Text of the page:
Sometimes getting to know the characters comes before the outline, sometimes after. If it happens after, inevitably the difference between outline and first draft will be greater than the other way around. That’s just the way it works for me; if I have the solid pattern of my characters in my head when I’m outlining, I have a much better idea of what they’ll do and where they’ll go than if I don’t, and I’m just plugging in events where I think they fit.

The other night it was somewhere in between. I knew a bit of this character’s history, I knew her function within the group dynamics of the story, but I didn’t know her. Not well enough to know what she did the second she got home, or what music she listened to in whatever car she drove on her way to work. So I stretched out on my couch and in my head I sat her down, sat myself across from her, and started asking her questions. This isn’t the clear visual picture it sounds like, because a lot of times when I don’t know the character well enough to write her voice, I also don’t have a clear idea of what she looks like. Or he, or sie, or they, or it. But I had half of an idea of Alex, and that was good enough to start talking. I asked her a few questions, those answers gave me new questions to ask, and over the course of an hour or so. I learned quite a bit about her. I also got a much better sense of how she interacts with the world outside of herself. This is why I like the character interview method, if you have a vivid not-quite-but-close-enough-for-a-descriptor auditory memory. I might not know the pitch and typical volume of her voice, but I now know the words she uses, how often she stops or interjects with flavoring words, and so on. It helps. After that, bam, 2500 words without much difficulty, several hundred of which were hers.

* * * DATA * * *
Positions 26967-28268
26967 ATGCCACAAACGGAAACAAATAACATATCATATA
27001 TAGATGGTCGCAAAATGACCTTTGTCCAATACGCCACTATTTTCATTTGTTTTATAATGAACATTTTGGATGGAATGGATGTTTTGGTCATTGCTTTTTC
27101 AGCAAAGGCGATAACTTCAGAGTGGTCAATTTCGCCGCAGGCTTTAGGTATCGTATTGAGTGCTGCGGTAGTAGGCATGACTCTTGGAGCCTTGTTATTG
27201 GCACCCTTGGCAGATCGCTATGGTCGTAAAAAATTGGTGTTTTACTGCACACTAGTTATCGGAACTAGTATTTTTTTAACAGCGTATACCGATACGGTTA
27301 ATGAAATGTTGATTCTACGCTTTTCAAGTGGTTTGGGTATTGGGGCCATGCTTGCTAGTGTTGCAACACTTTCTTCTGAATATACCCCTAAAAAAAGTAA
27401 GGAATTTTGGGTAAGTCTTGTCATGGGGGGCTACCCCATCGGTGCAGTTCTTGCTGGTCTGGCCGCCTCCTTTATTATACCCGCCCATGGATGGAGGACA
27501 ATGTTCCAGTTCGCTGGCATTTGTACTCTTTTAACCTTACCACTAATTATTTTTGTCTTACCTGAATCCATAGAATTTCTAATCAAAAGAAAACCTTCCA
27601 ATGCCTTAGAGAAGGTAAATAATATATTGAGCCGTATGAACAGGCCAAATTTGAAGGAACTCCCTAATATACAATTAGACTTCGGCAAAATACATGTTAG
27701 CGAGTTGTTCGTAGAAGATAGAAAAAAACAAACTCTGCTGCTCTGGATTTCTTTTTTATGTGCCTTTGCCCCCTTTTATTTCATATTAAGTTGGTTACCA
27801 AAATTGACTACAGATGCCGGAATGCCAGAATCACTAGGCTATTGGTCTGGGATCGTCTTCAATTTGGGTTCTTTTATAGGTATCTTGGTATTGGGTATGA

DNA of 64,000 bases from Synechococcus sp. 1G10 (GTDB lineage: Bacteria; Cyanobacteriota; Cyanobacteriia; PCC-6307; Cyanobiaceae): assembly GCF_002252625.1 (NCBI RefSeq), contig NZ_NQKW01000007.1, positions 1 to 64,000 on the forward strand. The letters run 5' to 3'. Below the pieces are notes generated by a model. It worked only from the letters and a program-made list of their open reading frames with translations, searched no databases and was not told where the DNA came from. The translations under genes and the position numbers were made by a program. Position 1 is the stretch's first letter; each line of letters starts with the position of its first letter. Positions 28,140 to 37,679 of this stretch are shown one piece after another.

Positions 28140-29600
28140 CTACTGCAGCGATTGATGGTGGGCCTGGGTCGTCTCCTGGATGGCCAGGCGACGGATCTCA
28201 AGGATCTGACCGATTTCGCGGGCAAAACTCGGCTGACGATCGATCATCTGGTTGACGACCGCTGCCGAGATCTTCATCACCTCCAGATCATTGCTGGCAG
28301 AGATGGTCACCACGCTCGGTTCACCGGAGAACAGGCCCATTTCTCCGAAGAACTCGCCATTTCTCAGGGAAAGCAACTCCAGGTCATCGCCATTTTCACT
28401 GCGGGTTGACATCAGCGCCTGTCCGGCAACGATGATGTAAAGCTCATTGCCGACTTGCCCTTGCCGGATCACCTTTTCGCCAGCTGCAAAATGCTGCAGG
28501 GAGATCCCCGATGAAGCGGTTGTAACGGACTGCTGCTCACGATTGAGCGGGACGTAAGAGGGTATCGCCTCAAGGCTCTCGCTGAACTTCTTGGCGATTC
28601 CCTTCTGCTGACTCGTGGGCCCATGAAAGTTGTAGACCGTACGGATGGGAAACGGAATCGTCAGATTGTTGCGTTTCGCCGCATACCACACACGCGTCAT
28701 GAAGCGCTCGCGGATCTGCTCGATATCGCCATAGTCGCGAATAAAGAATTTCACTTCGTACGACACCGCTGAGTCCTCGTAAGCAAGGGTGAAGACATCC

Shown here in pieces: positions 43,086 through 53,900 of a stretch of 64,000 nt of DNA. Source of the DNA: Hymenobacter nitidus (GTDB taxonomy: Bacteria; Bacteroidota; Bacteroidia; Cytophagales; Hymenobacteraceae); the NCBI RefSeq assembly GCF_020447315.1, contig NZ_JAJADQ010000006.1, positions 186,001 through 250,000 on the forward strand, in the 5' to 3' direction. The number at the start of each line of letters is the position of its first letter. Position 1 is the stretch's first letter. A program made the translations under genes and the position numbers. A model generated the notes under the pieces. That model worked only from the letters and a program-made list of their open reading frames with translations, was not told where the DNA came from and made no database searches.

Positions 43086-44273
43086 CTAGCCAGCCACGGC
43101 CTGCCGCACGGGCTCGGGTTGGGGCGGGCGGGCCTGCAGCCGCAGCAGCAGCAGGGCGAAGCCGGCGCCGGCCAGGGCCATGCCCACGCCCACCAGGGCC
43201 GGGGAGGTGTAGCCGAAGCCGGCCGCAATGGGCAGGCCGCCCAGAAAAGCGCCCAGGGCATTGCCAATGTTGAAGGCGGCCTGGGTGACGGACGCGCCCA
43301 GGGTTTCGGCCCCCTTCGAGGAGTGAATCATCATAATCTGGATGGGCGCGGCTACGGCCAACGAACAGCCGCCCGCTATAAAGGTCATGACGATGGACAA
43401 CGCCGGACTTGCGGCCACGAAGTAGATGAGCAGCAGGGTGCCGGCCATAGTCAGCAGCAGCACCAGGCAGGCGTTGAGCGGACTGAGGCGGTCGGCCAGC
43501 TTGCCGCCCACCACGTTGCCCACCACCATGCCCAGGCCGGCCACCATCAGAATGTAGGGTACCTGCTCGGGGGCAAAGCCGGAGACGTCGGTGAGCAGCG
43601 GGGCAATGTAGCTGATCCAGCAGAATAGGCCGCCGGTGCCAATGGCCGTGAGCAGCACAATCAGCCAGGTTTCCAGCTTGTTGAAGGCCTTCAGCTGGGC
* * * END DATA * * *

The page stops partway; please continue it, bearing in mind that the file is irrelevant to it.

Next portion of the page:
Characters are tricky fuckers. Entire websites and blogs have been devoted to helping people develop characters, flesh them out for fiction. I’ve got a questionnaire that I sometimes use to get me started when the details just aren’t coming, it’s a good nigh on 70 questions long. Everyone has their own method to get the voices of their characters translated from in the head to on the page, but this one is mine. But you can borrow it if you need to. I won’t tell anyone.

Inspiration Is A Dirty, Dirty Word

I’ve been talking about inspiration, perspiration (desperation, procrastination) and other wittily rhyming things a lot lately. If I’d had advance warning that I’d be blathering on in such related topics, I might have made it a series. But I didn’t; each post was inspired by the one that came before it, and I had and have no idea how long this would go on. So, as the wise man was fond of saying, it goes.

Inspiration is bullshit. Inspiration is a filthy, filthy lie. We start out with an idea, that idea moves us to plan a work, and if we’re lucky inspiration carries us through the first quarter or so of that work. Then the idea becomes stale. Our fingers never move as fast as our minds can. We think on the idea so long it becomes boring, we plan it out until all the newness that energized us is squeezed out of it to the last drop. And then, a lot of times, we find something newer, shinier. Better, we sometimes think. Or it just falls by the wayside as we move on with all the other things going on in our lives.

And this is why writers groan whenever someone says “I have a brilliant idea, you can have it and write it and we’ll split the credit.”

And this is why I groan whenever someone says “I would write that thing but it just doesn’t inspire me anymore.”